KING: Back to you, Christiane. And I'll get back to you, Rym. Don't journalists accept this as the fortunes of war? We discussed this the other night. They know they go into where people fear to tread.
AMANPOUR: As I said, Larry, it's a question of balancing risks. Journalists had been, I would say, warned, if not threatened, by the United States that they would not be safe there. They moved from what may have been a prime target, the al Rashid Hotel, the Information Ministry. They moved over to the Palestine Hotel. It was well known by everybody in the community, not only in Iraq, but around the journalistic community. And no doubt, all our organizations have passed on the information that all of the journalists were in the Palestine Hotel.
And therefore, as I say, you have to ask a very serious question. First of all, was there fire coming from there? The U.S. military spokespeople are all over the map on that. Yesterday we heard varying different variations of what allegedly happened. But even if there was some sniper fire coming from any of those locations -- by the way, which the journalists there say that they have no evidence of -- even if that was the case, then the question remains, was that a proportionate response? Was it a proportionate response? And I believe that is a serious question.
We do know the risks. People did leave what they thought was to be a prime target. They did go to somewhere where they thought it was safer. And the question remains, is it OK to target that kind of structure, knowing who is there, in a situation where civilian damage could be grave? And it was. We lost two colleagues there. People were wounded.
I'm not talking about it just because we're journalists and we lost journalists, but it's a question of the civilian and collateral damage. And in my view, this administration has waged an admirable campaign to try to limit collateral damage. That's all they've been saying the whole time. And it goes to the heart of, you know, the conduct, I believe, of this war, when they've been talking about the whole collateral damage issue.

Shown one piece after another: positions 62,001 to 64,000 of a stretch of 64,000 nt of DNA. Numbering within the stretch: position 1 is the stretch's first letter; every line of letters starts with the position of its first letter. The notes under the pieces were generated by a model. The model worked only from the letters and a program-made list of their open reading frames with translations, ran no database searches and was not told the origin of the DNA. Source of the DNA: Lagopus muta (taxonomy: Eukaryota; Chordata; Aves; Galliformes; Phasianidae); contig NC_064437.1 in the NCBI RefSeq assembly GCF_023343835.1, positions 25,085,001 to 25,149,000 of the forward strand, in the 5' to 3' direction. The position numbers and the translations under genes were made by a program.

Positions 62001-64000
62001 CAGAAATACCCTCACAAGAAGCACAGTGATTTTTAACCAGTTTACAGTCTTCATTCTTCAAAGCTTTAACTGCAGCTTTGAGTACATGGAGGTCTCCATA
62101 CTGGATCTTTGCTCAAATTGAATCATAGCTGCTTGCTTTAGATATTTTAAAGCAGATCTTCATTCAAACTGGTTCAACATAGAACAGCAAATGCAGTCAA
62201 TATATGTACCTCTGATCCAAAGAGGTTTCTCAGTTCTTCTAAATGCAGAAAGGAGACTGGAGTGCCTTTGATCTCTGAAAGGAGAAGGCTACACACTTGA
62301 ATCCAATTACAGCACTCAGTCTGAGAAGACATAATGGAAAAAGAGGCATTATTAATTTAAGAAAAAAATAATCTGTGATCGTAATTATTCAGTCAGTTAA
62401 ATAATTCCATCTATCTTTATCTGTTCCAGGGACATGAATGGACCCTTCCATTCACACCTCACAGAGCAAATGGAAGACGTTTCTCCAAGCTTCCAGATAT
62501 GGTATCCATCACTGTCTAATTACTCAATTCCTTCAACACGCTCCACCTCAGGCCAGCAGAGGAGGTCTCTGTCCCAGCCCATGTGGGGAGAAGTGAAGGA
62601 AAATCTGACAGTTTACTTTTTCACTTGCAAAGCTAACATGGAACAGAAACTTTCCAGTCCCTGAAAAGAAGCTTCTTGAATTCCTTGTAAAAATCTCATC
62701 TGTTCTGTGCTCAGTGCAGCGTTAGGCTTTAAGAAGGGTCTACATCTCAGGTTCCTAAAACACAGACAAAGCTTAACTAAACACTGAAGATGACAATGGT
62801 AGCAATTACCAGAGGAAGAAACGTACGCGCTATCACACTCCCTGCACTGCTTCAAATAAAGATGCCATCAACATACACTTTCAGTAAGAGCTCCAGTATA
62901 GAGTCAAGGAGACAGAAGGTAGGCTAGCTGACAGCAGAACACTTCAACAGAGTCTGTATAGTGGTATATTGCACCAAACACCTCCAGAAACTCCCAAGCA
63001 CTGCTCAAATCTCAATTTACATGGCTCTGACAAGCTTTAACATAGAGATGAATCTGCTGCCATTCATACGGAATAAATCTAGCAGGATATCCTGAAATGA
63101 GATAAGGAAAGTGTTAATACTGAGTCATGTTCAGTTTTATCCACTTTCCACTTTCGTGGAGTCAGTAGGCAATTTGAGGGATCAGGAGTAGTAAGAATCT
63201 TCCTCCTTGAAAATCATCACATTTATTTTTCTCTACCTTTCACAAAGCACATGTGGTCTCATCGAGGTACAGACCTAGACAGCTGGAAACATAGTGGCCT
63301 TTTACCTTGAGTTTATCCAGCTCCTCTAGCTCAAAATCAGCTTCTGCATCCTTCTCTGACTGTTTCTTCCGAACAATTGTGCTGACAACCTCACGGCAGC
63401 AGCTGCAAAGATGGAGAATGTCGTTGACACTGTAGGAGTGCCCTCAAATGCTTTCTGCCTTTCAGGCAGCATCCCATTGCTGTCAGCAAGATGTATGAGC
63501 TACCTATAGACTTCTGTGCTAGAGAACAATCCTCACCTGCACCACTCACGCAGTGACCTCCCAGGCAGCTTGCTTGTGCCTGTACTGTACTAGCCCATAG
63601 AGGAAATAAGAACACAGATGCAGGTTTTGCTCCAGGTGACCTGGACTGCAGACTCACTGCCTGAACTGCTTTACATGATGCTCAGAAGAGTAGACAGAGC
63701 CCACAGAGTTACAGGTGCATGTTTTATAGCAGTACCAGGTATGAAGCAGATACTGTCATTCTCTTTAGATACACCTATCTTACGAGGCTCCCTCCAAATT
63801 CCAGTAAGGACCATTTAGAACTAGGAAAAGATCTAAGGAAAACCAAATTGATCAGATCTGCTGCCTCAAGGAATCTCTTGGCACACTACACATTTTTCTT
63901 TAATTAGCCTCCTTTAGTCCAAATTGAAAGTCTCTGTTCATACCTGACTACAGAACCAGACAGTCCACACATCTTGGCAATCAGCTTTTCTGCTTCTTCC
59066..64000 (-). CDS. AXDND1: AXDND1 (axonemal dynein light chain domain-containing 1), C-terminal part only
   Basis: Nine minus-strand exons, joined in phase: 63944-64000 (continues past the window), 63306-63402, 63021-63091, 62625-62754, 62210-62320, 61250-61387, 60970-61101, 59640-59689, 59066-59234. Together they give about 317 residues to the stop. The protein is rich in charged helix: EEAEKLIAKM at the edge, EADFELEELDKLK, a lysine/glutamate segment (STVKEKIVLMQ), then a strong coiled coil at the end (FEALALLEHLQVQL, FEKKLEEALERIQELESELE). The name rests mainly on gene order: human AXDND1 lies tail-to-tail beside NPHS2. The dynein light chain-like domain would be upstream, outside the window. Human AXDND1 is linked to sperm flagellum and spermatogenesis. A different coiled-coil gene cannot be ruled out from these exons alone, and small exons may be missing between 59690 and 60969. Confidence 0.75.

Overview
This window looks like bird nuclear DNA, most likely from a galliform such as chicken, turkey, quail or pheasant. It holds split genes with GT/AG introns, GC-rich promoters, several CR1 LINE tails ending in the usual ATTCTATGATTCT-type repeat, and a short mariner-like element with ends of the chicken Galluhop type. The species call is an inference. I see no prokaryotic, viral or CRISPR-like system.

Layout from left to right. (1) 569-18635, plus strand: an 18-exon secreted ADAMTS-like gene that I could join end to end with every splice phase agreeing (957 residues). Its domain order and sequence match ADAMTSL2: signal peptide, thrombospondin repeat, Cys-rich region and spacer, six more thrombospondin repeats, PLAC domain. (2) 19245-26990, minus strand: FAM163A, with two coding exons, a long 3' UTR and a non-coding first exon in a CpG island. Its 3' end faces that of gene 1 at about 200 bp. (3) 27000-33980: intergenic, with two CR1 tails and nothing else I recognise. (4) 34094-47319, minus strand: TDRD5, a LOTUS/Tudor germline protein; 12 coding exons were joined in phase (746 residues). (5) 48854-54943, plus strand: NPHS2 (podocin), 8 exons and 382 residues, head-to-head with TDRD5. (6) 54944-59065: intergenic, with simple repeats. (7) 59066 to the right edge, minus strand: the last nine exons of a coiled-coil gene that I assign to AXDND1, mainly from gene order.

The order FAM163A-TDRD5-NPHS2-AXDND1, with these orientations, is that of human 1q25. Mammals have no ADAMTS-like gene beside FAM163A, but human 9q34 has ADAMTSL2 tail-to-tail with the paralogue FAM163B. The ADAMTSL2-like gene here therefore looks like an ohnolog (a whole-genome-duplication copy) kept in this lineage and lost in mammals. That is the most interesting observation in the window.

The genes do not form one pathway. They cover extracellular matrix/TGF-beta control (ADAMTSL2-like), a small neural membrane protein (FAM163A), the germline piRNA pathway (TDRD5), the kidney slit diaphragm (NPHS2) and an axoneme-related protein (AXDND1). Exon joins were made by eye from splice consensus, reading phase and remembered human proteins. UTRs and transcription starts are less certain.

And it's not all right for us to be told that journalists were warned not to be in Baghdad. I'm sorry, but that is the job of the journalists to be there, and it's not all right for us to be told that only those people traveling with the United States forces are somewhat safer, perhaps, than those being in other places. In the first Gulf war, there were threats and concerns, as well. Journalists stayed, and the al Rashid hotel was off limits.
KING: Rym, do you agree there should be an investigation when this is done?
BRAHIMI: I absolutely agree with Christiane. There definitely should be an investigation. Again, I mean, a lot of questions are being asked by the journalists over there and those that are here in Amman, watching events, as I am. And a lot of questions because of these three separate incidents in the same day. Also, the Al Jazeera and the Abu Dhabi houses -- I remember very well being there just a few days before the bombing, Larry, and they had prepared huge sheets on which it was written in very, very big letters, Abu Dhabi TV and Al Jazeera TV. And the Palestine Hotel, as Christiane pointed out, was known to everybody that that this was the hotel where all the international media was staying.
So there are really serious questions to be asked at this stage, and it does pose a question of civilians. These journalists now, thanks to maybe people in the media, have a voice. Their stories can be publicized and voiced out. Think of the people that are caught in the middle of all this crossfire that don't, that don't have an access to a phone, that don't have access to proper care because the humanitarian situation is terrible because of this urban warfare situation, basically, Larry.
KING: Let's go to -- thank you very much, Rym. Let's go to Gary Tuchman. He is at an Air Force base near the Iraqi border. The first U.S. Air Force plane was shot down by enemy fire on Tuesday. The pilot ejected. What can you tell us about that, Gary?
GARY TUCHMAN, CNN CORRESPONDENT: Well, Larry, it's wartime, so it shouldn't be a big surprise that things like this happen. But the campaign -- the air campaign has been so successful, it was somewhat surprising.